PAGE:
But now we have another person promoting this davinci code treasure theory that all treasure stories stem from one hidden treasure generic story? I cannot imagine Beale cypher's, kidds alleged treasure, oak island among others from all over the globe as connected????

https://ansonsgold.com/

Here is another rather negative view point of this treasure theory.

"The Great Lost Treasure"... - Cipher Mysteries

For me a humble sea captain I could not make any sense of their navigation calculations. At least from a modern sense. If I was to guess if there was any treasure on Juan Fernandez Perhaps treasure was hidden by some of the pirates of Edward Davies or perhaps by some of William dampers crew?

That said I leave the speculation to the experts.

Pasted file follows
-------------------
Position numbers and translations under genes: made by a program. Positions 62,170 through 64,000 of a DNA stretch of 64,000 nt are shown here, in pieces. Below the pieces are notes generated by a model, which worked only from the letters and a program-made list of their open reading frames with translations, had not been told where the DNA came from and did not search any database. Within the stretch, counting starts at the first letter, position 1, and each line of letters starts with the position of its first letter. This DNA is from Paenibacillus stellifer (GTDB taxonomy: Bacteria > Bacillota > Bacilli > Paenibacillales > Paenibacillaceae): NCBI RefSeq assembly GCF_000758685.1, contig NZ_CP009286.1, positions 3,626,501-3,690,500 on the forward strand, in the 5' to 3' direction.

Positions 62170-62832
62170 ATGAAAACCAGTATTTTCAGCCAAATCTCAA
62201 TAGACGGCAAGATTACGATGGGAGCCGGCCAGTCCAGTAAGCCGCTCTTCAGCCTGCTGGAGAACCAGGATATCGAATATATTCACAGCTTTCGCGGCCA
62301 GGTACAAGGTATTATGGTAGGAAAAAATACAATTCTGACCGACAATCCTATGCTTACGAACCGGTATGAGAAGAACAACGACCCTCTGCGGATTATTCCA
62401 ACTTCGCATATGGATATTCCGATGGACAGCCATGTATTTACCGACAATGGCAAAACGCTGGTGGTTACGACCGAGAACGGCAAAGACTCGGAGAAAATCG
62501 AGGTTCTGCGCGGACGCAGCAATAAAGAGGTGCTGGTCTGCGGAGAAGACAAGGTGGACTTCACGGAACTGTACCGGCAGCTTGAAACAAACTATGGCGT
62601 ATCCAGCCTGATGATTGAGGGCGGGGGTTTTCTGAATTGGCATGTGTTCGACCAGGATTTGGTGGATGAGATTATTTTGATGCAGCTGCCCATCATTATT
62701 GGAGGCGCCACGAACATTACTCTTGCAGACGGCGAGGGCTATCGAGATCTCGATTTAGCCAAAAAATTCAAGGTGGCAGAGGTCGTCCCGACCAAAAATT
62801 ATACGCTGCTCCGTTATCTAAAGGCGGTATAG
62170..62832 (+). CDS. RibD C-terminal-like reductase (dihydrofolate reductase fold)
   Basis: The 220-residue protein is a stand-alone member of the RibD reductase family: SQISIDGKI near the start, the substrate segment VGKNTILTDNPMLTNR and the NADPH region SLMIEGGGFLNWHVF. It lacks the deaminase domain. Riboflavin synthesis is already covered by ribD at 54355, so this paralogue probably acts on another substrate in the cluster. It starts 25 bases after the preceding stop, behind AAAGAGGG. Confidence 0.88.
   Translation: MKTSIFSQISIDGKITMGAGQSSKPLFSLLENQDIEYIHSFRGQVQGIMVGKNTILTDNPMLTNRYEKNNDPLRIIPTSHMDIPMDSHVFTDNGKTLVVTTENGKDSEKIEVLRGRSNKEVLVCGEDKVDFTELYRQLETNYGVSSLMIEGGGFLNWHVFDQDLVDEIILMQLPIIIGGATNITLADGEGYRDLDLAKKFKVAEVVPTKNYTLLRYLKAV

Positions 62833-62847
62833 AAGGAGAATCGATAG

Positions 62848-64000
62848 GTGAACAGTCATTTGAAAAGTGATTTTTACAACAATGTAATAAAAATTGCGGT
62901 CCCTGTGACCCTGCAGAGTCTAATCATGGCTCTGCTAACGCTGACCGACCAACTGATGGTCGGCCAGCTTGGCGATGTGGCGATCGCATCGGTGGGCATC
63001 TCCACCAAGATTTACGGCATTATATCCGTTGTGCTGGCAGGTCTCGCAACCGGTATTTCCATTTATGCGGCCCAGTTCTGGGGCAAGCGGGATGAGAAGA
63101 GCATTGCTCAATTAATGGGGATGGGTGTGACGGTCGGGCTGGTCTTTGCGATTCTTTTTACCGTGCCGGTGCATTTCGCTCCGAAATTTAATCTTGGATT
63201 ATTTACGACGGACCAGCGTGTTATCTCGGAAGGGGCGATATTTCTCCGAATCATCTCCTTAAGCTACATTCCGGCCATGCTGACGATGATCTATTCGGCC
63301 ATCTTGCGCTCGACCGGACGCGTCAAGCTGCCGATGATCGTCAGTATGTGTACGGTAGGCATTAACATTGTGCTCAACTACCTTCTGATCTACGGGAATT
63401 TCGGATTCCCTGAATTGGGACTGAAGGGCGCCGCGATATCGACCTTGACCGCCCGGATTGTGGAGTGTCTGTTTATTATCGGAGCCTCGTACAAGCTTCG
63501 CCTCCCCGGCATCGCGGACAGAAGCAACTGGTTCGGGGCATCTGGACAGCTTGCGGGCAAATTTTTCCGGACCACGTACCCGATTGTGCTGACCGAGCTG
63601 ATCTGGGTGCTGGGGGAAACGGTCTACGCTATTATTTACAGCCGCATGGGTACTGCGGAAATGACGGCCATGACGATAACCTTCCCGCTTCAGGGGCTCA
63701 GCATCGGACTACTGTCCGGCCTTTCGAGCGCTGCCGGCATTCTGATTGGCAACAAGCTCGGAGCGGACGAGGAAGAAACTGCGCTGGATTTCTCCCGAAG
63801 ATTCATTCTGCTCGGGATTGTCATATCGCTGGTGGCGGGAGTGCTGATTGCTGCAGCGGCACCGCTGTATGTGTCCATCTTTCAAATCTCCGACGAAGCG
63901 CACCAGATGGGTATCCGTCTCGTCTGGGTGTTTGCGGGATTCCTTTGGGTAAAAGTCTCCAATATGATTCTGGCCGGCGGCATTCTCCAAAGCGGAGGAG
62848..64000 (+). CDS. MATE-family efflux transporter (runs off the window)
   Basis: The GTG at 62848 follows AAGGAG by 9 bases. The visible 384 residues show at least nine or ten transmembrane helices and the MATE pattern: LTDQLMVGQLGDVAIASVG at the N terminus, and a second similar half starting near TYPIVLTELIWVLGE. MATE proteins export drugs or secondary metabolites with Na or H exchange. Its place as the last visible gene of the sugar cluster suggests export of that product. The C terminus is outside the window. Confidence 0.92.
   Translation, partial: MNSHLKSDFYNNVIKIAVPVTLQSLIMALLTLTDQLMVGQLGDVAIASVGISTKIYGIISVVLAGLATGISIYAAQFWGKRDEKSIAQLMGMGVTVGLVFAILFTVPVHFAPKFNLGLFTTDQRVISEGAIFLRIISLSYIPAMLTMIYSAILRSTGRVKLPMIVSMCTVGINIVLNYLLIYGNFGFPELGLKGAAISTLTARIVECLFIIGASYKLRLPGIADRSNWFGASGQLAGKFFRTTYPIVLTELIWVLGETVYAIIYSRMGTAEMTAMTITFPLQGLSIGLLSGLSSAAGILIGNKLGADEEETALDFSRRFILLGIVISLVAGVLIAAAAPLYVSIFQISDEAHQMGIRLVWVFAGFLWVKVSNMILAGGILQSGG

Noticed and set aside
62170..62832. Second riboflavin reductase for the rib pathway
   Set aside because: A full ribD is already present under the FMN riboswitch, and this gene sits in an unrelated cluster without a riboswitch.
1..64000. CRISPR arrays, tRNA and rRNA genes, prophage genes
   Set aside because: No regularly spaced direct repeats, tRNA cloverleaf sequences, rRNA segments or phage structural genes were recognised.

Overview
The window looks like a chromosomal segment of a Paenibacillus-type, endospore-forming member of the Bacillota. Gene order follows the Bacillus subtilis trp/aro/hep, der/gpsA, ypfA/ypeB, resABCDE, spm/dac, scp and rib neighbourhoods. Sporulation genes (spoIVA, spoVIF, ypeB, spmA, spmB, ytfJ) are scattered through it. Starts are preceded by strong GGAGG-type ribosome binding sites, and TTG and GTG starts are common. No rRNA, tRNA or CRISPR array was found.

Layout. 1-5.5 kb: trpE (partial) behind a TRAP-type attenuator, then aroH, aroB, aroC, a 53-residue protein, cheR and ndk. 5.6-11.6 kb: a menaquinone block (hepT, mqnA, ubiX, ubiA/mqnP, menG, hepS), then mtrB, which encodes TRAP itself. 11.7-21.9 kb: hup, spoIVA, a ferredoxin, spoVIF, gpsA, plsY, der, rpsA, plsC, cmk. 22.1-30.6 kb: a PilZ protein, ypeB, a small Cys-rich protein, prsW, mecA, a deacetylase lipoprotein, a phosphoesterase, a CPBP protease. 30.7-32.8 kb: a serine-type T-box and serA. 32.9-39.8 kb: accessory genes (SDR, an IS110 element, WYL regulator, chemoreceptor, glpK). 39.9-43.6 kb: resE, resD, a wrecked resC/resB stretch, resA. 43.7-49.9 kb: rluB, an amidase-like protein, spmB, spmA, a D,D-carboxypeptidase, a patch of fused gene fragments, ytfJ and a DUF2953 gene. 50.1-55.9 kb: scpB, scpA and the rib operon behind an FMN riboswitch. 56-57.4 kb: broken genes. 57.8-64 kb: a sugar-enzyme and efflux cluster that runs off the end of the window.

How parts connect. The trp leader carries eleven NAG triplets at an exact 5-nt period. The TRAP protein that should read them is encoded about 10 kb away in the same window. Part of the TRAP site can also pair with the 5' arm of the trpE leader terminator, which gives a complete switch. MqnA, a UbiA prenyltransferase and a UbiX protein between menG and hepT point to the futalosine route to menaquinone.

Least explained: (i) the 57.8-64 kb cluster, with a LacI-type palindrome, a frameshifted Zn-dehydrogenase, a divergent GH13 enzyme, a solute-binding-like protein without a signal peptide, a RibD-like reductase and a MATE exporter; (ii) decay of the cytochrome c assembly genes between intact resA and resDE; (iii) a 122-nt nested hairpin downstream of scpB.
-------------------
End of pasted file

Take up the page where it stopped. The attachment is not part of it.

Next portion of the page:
Mal

Ah, you've rung the bell for all treasure legends, whether alleged to rest on solid land or buried on islands at sea. Are they true? Of course, as long as they remain lost, we'll never know for certain. Makes for endless debates, spectacular theories and continual food for thought.

IMO, the most interesting concept in the Great Lost Treasure material is the alleged connectivity and/or overlap of many of the tales (who knows, maybe all of them). This indicates at least two possibilities. One, that many treasure tales are actually retellings of a single original event with the details confused due to the truth corruption - intentional or not - that accompanies the repeated tellings of the legend. Or, two, that there is some sort of unexplained conspiracy - by powerful parties with motives unknown - that links and controls large amounts of hidden wealth, and simply confounds the locations with made up and confusing information. Quien sabe?